Well, we looked and we found a $12 billion saving, which was headed by the Minister of Revenue, to ensure we were more efficient and more accountable to Canadians. I am also pleased to say that in light of this government's commitment to the arts and culture and how integral it is to our communities, not one heritage portfolio was subject to expenditure review. That is a testament to this government's commitment to the arts and culture and to our communities.
One of the biggest programs, as I said, is the renewal of Tomorrow Starts Today, a renewal advocated by arts organizations across Canada and with a new ally I might add, the Federation of Canadian Municipalities, because it, too, understands the important role that the arts and culture play in our communities and cities.
Let me just go through what those initiatives under Tomorrow Starts Today are and what would be lost if this budget does not pass.
First, we have the cultural capitals of Canada program that recognizes the excellence of municipal work in supporting special activities that celebrate arts and culture and their integration into community planning.
We also have the cultural spaces Canada program. I will bet there is not one member in this House whose community has not benefited from this. This is a program that helps to improve the physical conditions that enable artistic creativity and innovation and helps ensure greater access to the arts and heritage by all Canadians.
The arts presentation Canada program is comprised of five components that aim to strengthen organizational effectiveness and to build capacity in arts and heritage organizations so that funding our arts is no longer seen as a black hole. We are ensuring their sustainability because they are important to our society and our economy.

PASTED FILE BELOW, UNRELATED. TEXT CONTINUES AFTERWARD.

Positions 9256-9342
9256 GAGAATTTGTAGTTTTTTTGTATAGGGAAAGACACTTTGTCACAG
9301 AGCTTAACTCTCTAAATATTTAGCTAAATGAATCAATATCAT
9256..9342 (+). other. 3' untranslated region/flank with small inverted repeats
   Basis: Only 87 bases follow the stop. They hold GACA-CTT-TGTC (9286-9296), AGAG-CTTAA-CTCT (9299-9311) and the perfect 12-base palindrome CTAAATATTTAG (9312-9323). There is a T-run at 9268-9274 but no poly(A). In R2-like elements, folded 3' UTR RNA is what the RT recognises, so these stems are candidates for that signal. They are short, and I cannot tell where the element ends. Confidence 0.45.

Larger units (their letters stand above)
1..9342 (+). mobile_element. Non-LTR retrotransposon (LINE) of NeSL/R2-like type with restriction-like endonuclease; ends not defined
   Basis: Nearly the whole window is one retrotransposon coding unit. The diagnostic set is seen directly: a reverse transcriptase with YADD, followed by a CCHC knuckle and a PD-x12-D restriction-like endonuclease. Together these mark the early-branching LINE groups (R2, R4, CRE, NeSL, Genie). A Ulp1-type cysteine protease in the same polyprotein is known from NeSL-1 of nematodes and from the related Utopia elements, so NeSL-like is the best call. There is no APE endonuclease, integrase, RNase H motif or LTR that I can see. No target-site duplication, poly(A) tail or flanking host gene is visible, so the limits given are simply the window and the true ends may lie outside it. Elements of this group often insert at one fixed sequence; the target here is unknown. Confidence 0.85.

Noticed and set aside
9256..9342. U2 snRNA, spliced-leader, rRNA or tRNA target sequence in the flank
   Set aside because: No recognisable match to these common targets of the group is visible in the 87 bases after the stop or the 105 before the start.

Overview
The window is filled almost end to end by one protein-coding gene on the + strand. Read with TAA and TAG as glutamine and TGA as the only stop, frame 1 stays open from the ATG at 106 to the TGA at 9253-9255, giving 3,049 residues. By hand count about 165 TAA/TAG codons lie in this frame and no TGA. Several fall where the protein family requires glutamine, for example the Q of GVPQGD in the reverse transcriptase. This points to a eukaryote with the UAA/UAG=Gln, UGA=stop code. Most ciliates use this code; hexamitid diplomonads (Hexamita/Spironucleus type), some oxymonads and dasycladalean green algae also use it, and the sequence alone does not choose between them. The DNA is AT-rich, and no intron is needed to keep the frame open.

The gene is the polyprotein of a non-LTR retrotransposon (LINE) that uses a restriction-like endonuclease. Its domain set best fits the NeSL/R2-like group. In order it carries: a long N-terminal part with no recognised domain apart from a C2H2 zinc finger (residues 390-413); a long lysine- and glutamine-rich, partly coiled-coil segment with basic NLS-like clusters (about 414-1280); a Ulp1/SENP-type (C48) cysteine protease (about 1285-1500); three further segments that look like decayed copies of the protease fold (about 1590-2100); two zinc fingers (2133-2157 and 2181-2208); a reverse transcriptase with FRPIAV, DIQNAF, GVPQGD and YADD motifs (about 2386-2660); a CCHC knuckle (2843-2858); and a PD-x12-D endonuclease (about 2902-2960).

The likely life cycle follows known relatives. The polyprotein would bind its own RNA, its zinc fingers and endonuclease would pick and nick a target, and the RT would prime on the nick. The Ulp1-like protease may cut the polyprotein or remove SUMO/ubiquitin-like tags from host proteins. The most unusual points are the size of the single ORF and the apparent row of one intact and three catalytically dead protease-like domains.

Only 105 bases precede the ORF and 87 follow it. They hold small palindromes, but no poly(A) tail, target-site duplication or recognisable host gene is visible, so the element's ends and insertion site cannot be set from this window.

The Canadian arts and heritage sustainability program is comprised of five components that aim to strengthen organizational effectiveness and to build capacity in arts and heritage organizations.
The national arts training contribution program supports Canadian organizations specializing in professional artistic training, such as the National Theatre School in Montreal and, one of my favourites, the National Ballet School of Canada in Toronto.
An increase in parliamentary appropriations has allowed the Canada Council for the Arts to support new areas, to enhance grants and improve the international presence and national profile of Canadian artists. In 2007, the Canada Council for the Arts will be celebrating its 50th anniversary.
A new initiative and a very innovative one called the Canadian cultural online initiative provides funding for programs that focus on making Canadian content, in both official languages, readily available on the Internet, contributing to a better understanding of Canada and its rich diversity. It has five sub-initiatives, which include the virtual Museum of Canada, the Canadian Cultural Observatory and the Aboriginal Canada Portal.
I would like to share with members that last Thursday night when I went back to my riding I attended the 10th anniversary of the Centre for Contemporary Canadian Art which received funding under this program. The Centre for Contemporary Canadian Art, through its Canadian art database, offers the opportunity to view the works of close to 500 Canadian artists. It is a great program and it is a great success.
Another initiative concerns the music industry which I think is very important because it is one of our greatest successes. We define ourselves through our artists.
We also have the renewal of the Canadian music fund, which FACTOR is part of. FACTOR is the Foundation to Assist Canadian Talent on Records, which is a private non-profit organization dedicated to providing assistance to the growth and development of Canadian independent recording industries.
When this funding was threatened, FACTOR initiated the save Canadian music lobby. It was successful in the fact that it was renewed in the budget. At the Junos, Heather Ostertag, the president of FACTOR, stood and thanked the minister and the government for their acknowledgement of the importance that our Canadian musicians and songwriters play. I hope Heather's thanks were not in vain.
In an increasingly integrated North American and a global environment, artists, creators and cultural industries help Canadians make their voices heard and assert their perspectives on the world in which we live. I am glad to have been part of this government that will continue to ensure that our artists and creators are heard, not only in Canada but around the world.